Please help Find Iain!

Isle of Skye

Impressions of Skye?

Sheer igneous escarpments surrounded by velvety green slopes,

Outcrops and boulders interrupting the grazing sheep’s progress.

Slushy bogs and deep lochs. Tiny wildflowers and soft grass.

Rocky beaches with brown seaweed and driftwood  (and unfortunately blue plastic bags, plastic ropes and packing straps).

Single track roads. Sailing boats. Craft shops and cafes with modern cuisine.

People!

Lots and lots of people.

I spent three days on Skye at the end of June, crossing from Oban and from there I travelled on to Lewis and Harris.

Apart from the city of Glasgow and the Harry Potter Bridge (oh sorry the Glenfinnan Viaduct) Skye was the most crowded place on my road trip. Neil who has a blog Travels with a Kilt) recently wrote a post about how places like Skye are being drowned by the weight of tourists and I would concur even though I’m one of those tourists.

It becomes obvious in a number of ways, firstly nearly every homestead is a B&B,  you need to let 4 – 5 cars pass at each passing place on the single track roads and you get yelled at by people in car parks. I decided to give Syke’s “must sees” a miss after such an experience at the Claigan Coral Beach carpark. I opted instead to head back to the small bothy I was staying at and spend the time sitting in the sun and staring out over the fabulous view I already had.

I trudged across the rocky beach to the pub at Stein, had coffee and posted some cards back home. I lit the fire for effect rather than warmth, as it was a comfortable 18oC. I rested and wrote and contemplated how grateful I was to be able to afford to do this. I pondered on how little we need to be content if we let ourselves. I made porridge for breakfast and smiled at the shared culture that meant I knew exactly what that jar of brown sugar was for.

Brigid’s bothy in Waternish, is a small stone, single roomed building about 4 x 12 m with a tin roof and double glazed windows. Facing directly west it is bathed in soft light. Sitting literally a weak-arm’s stone throw from the rocky beach you could spend the whole day looking for shells and sea glass. (It would make a fantastic writing/artist retreat!)

Brigid runs the bothy as an AirBnB and I began to imagine it is magical. Judging by the comments in the visitors’ book, others before me agreed. It’s quiet, secluded and there is no easy access to the internet.

In the 10 days before arriving there I had been relentlessly pushing myself to see and do as much as I could while in Scotland. I was tired. The long, long days had meant my sleep patterns were out the window. Being there around the solstice meant it was still light at midnight and the sun returned at 4 AM. I was emotionally drained after losing my travel mascot, Iain. First world problem perhaps, but nonetheless, I was honestly upset.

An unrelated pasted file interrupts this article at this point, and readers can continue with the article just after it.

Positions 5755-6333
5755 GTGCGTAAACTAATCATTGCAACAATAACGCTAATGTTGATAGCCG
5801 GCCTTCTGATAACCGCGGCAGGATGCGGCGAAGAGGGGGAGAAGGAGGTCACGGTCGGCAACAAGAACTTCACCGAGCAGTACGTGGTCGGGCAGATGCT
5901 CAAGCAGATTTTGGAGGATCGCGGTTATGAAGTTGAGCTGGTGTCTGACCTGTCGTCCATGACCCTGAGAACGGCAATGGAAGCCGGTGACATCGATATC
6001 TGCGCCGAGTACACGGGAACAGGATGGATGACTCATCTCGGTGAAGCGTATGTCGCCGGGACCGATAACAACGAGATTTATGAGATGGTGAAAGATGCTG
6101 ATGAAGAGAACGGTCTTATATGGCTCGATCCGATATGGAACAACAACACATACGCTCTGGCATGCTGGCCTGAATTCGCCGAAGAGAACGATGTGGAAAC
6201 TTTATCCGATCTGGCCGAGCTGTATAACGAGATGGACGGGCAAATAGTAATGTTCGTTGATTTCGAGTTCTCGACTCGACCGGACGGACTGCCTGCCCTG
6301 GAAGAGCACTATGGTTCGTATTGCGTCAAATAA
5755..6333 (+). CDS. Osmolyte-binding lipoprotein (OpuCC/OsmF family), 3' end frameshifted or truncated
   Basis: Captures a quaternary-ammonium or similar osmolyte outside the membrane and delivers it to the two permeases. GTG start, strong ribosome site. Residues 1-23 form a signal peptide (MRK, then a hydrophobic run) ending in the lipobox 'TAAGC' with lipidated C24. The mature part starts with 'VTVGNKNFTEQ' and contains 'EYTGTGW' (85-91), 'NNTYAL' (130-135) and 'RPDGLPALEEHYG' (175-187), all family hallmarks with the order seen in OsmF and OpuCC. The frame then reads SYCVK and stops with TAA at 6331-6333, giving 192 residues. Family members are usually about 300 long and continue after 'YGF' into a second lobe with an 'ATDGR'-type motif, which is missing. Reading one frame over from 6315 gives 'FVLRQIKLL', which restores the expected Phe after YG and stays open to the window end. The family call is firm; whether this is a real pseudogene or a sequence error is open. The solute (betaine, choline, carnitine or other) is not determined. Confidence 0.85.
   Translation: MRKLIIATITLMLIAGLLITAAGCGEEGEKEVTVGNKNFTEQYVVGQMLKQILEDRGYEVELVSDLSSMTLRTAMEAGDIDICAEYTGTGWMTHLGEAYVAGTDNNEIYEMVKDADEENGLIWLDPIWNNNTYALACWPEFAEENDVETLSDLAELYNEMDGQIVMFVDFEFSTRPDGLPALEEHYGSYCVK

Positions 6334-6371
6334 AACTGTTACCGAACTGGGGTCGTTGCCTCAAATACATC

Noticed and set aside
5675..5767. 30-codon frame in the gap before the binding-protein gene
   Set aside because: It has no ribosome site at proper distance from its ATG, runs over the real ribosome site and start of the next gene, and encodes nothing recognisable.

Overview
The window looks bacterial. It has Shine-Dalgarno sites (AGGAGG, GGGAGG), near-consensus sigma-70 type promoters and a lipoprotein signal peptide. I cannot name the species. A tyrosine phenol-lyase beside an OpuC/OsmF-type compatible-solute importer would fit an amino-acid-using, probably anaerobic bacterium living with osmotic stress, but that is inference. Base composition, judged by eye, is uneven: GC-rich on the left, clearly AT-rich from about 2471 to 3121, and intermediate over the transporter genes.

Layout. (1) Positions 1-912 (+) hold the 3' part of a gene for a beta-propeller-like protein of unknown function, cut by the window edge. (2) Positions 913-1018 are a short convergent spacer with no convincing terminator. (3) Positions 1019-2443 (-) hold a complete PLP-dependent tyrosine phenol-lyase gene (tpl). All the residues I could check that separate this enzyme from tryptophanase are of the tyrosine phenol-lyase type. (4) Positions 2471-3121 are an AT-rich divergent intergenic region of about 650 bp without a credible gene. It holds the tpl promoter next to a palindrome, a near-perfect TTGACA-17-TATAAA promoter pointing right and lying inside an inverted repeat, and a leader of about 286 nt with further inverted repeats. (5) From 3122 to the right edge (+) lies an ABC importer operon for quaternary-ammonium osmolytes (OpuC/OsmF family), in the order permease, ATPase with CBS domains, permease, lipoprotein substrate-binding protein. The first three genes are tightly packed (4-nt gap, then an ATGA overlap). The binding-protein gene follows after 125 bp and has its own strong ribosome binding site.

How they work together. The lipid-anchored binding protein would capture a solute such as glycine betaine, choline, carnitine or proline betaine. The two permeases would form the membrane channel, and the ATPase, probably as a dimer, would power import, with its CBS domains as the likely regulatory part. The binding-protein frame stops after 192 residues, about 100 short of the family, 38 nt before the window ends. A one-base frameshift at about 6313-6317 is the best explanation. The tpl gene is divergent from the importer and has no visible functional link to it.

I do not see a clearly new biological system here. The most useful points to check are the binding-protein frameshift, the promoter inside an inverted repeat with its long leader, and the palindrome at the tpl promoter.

After taking on the Quiraing Hill Circuit I slowed right down, sorted out my suitcase and took fewer than 100 photos. The decision to take it easy for two days was well made. I’ve wrote three blog posts, created two short little videos and edited some photos ready to upload when I did get internet. I contemplated about whether to try and replace Iain and decided what will happen will happen. I read a short book – Brokeback Mountain and watched the tide come in and out.

I discovered that unlike Australian sunsets which are over in twenty minutes, the twilight lasts for hours. The red streaks lingering and deepening. It did not get truly dark and my intention to photograph the night sky was thwarted by the biggest light polluter around – the sun.

I checked out refreshed and recharged.

If you come to Skye, take Neil’s advice, come in the quieter times of the year. Judy at the craft shop in Stein summed it up. “We have the place to ourselves in the winter and autumn. No-one comes then.”

Come then, the mountains will still be here. The snow, if it falls, will add another dimension and the stormy weather will give you more stories to tell. Best of all you won’t be arguing with other tourists about parking spaces.

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P.S. I ended up going back to the coral beach early the next day and there were only 3 other cars there.  I would recommend this strategy for the “natural” sites which don’t require a ticket. In summer, it’s light from around 4AM and it seems most people don’t get on the road till around 10. You could get an early start and be back in a cafe for a late breakfast and miss the crowds.

Claigan Coral Beach

Lewis Coastal Walk

When I packed my suitcase to come to Scotland, I went out and bought another pair of fleecy Gortex pants because I was worried I would be wet and cold. My research of the weather said I could expect temperatures in high teens at best. I didn’t pack any shorts and only one t-shirt. That plan was sorely tested.

On the day I did this walk, The Outer Hebrides put on a summer day to rival summer in Wollongong! Not a cloud in the sky and at one point my car told me it was 30C!

After 5 km of walking, I decided to cut down my jeans with the little scissors in my trusty first aid kit!

After a thorough cost benefit analysis I deemed it worthwhile.

Pros:

1. It’s 30 C (86F)

2. The jeans are not expensive ones

3. It’s 30 C (86F)

4. I’m sweating like crazy and I am only carrying a litre of water. It’s a health issue!

5. It’s 30 C (86F)!!! In Scotland!!!

Cons:

1………

2. Still thinking of 1!

The Quiraing

I walked the Quiraing Hill Circuit earlier this week. While these images go part of the way in showing the majestic landscape it is still not a true representation of the scale of these sheer hills.